VIP Flight Attendant
Industry: Aviation Home Base: Between Cape Town and Lagos, Nigeria
"I never planned on being a flight attendant (especially not for nearly as long as I have!). Okay, maybe I dreamt about it a little growing up, but I'm sure a lot of girls did. I think most people are under the impression that it's a very glamorous job, but that's mostly due to the 60's, when flying was an EVENT, and wasn't as accessible as it is today -people used to get dressed up for their flight as if they were going to the opera. It has always been a profession I admired, purely because I love traveling... But my plan was actually to be an actress.
I obtained my degree in performing arts, and spent a few months after that attending auditions and sharing a car with my siblings while two of my best friends travelled to Barcelona. This was a pretty pivotal moment for me, because I really wanted to travel, I hated sharing a car with my brothers, and I didn't have the money to change either of these things. I was waitressing at the time when a colleague told me about her stint working for one of the middle eastern airlines and everything clicked into place from there.
I was sure this was for me. I thrive off of meeting new people, I'm friendly, language proficient, have loads of hospitality experience and love traveling so I couldn't see myself failing.
I did though. At my first airline assessment day, I didn't make it past the second round. I was in complete shock when my number wasn't called, I was sure they had made a mistake. I walked to the car crying, called my mom, drank a lot of tea, pulled myself together and applied again for a different airline. This time I made it through all three days.
I worked for Qatar Airways from 2009-2011 ending as a first and business class attendant (the best!).
It was incredible, difficult, exhausting and life affirming.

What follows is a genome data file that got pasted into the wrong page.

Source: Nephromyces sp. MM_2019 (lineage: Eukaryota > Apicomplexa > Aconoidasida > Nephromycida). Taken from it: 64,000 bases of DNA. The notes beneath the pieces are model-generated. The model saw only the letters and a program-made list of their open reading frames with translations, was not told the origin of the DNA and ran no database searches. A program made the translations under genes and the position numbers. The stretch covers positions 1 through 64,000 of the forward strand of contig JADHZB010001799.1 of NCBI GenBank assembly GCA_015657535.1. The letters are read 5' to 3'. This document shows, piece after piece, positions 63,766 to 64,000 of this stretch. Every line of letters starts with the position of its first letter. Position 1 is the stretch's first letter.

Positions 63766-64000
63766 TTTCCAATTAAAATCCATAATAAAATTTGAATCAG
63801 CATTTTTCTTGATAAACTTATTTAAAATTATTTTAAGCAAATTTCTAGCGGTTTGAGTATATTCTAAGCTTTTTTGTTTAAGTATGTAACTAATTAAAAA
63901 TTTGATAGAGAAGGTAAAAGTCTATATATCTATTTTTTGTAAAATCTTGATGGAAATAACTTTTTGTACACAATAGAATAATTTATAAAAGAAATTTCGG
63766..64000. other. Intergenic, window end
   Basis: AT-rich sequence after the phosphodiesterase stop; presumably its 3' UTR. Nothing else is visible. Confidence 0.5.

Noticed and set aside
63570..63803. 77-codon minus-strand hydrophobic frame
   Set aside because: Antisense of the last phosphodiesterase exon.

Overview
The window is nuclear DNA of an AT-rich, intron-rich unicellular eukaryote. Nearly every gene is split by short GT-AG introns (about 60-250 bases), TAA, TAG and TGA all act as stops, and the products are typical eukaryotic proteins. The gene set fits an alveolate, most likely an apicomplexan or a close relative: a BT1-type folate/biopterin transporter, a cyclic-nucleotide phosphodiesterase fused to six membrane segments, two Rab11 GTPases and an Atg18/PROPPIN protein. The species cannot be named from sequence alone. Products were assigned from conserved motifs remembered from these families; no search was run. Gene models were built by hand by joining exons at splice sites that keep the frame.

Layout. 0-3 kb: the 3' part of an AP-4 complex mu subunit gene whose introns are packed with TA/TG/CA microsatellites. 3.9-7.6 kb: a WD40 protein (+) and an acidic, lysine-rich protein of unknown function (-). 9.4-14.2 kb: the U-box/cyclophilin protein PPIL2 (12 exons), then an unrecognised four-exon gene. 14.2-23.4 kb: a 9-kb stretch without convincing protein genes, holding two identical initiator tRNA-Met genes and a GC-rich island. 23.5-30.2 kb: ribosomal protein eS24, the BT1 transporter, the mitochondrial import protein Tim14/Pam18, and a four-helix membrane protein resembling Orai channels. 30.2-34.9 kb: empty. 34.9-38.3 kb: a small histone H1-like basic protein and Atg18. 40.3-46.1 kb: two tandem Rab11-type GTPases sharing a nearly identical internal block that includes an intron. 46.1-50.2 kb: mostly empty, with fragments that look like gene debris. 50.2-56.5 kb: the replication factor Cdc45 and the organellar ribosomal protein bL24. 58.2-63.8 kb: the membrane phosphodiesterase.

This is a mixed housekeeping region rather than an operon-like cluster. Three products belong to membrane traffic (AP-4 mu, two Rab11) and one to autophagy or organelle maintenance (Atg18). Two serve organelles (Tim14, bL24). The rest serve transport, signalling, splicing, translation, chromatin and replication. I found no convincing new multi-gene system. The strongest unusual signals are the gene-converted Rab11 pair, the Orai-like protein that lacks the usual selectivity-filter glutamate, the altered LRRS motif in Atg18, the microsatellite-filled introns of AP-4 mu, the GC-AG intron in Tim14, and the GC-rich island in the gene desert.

Airline life is something else entirely. You see so much and sleep so little. In an airline, you can't really afford to have a bad day because everyday you're working with a new set of crew, and your work ethic and attitude on that flight is how they assume you are every day. You learn to smile on your last tether, listen to people complain (man do traveling people love to complain!), answer the same small talk questions from your colleagues on 5 long haul flights in a row, run on caffeine, and navigate a city like a boss. You also really really learn how to maximise your time.
You can bid for your favourite destinations so you can get to know a city in spoonfuls at a time.
It's an incredibly independent lifestyle which can and does get lonely but really teaches you to rely on yourself and I guess just learn to be happy with being alone, which is something that a lot of people never get the chance to do - but is so rewarding.
After that I resigned with the idea of opening up a bakery, and studied a year in Patisserie part time at Silwood School of Cookery. I had seen many of my flight attendant friends return home to waste away their savings and I refused to do this so I got two jobs waitressing at El Burro and bartending at The Power and The Glory and baked part time for Yours Truly which was then just the tiny coffee shop on Long street and not the empire that it is today.